Both oral and injectable semaglutide mimic the GLP-1 hormone in the small intestine that slows the movement of food through the stomach, explains Dr. Meghan Garcia-Webb, M.D., a physician triple-board-certified in internal medicine, lifestyle medicine, and obesity medicine. A feeling of fullness is created by slowing down the emptying of food from your stomach.

Additionally, “when GLP-1 is released by the intestines, it plays a crucial role in regulating blood sugar levels by stimulating secretion from the pancreas,” she says. “Semaglutide activates these receptors, which increases insulin release in response to elevated blood glucose levels, thereby lowering blood sugar levels and reducing the risk of high blood glucose for those with diabetes.”

How is it administered?

Oral semaglutide is a pill that is taken once daily, ideally with water and 30 minutes prior to the first food or other beverage of the day. 

What are the side effects?

The most common side effects of oral semaglutide are gastrointestinal symptoms such as nausea, vomiting, blurred vision, and constipation, explains Ben-Kane. “A less common side effect is acute pancreatitis, which is an inflammation of the pancreas,” she says. “It causes very severe stomach pain.” Other more serious, but less common, side effects include acute kidney failure, gallbladder disease, diabetic retinopathy, and hypoglycemia. 

Read More: How To Fill Nutritional Gaps If You’re On A GLP-1 Weight Loss Drug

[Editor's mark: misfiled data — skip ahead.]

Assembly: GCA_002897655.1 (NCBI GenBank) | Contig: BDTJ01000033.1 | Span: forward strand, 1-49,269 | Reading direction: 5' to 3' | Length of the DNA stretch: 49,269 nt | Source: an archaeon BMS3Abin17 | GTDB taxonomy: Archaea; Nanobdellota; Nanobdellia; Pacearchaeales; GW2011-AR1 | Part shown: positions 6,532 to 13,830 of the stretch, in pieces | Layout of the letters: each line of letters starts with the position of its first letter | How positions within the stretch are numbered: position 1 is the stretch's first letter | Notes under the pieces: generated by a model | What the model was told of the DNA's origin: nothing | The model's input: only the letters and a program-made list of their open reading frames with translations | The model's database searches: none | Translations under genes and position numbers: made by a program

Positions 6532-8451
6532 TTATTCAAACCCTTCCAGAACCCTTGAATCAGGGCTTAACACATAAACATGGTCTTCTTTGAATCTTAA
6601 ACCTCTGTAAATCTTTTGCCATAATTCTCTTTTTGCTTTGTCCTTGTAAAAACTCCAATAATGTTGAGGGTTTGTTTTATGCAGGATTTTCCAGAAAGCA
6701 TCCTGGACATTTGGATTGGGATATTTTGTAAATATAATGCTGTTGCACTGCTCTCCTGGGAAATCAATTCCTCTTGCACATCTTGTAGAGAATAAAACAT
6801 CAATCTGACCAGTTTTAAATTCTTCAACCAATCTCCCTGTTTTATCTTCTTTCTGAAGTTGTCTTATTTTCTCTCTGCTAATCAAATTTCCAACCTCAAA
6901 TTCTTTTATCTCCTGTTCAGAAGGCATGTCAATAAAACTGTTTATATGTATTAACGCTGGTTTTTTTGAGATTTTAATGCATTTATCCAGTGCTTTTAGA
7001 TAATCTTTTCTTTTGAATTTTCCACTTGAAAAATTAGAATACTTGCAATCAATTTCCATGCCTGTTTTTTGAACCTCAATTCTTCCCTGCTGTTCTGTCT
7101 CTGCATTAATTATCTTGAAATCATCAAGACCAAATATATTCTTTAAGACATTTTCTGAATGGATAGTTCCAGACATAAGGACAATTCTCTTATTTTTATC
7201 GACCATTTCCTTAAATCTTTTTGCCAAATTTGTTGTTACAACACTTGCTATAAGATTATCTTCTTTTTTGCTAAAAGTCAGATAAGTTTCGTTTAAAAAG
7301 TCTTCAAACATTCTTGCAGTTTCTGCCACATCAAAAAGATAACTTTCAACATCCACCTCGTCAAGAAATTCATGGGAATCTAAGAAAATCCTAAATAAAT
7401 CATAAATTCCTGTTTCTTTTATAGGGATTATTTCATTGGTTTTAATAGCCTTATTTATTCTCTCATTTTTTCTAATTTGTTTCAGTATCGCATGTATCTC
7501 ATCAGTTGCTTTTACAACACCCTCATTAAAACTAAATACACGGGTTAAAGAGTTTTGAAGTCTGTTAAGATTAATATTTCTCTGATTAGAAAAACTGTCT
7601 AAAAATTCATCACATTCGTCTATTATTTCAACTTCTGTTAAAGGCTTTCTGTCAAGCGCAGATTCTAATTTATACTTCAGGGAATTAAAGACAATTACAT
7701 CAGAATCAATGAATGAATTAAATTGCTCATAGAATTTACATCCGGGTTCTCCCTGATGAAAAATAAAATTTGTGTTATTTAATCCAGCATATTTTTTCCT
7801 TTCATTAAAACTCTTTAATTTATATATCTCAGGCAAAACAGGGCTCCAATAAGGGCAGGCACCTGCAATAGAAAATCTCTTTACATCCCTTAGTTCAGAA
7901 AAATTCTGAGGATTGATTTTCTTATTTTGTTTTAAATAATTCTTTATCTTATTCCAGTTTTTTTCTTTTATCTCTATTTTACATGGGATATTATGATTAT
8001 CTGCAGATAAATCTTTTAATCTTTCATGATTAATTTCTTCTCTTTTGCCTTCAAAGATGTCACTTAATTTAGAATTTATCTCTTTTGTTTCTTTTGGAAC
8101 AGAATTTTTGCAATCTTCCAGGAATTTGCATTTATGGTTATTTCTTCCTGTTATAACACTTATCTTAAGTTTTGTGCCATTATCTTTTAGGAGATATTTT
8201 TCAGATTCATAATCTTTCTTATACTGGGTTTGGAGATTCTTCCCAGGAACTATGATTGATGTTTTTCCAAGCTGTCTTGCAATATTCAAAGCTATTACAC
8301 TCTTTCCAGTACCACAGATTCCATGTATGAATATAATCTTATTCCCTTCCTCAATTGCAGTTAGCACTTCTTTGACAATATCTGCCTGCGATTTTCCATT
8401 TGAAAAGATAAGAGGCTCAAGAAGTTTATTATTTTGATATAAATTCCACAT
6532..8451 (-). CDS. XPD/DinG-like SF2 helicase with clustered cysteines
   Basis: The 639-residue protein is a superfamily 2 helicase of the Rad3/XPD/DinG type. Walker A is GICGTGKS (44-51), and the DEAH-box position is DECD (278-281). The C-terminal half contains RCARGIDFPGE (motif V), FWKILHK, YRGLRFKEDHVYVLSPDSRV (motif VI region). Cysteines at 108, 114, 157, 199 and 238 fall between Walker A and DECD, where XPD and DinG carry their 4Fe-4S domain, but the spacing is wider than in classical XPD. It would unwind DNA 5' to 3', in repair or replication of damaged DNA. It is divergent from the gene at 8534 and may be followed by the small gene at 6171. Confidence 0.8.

Benefits of oral semaglutide 

Recent research suggests that oral semaglutide is effective for reducing A1C and promoting weight loss in people with type 2 diabetes. Oral semaglutide is also a good option for those who do not want to inject themselves and do not mind a daily medication, according to board-certified internal medicine physician and member of the Whole Health Rx Medical Advisory Council Mohit Joshipura, M.D., who specializes in weight management. 

Drawbacks of oral semaglutide 

Unfortunately, it’s more common to experience gastrointestinal upset—think nausea, vomiting, diarrhea, and constipation—when taking oral semaglutide, research suggests. For most people, these side effects tend to dissipate after the first few weeks of taking the drug; however, they can linger longer for some patients. 

Injectable Semaglutide

Injectable semaglutide is currently available in two FDA-approved options: Ozempic, which is approved for type 2 diabetes, and Wegovy, which is approved for weight management. 

How does it work in the body?

Injectable semaglutide, just like oral semaglutide, mimics the action of the GLP-1 hormone. It works by reducing cravings for food and alcohol and by slowing down the emptying of food from your stomach, which contributes to satiety. It also increases the release of insulin into your body, which helps lower blood sugar.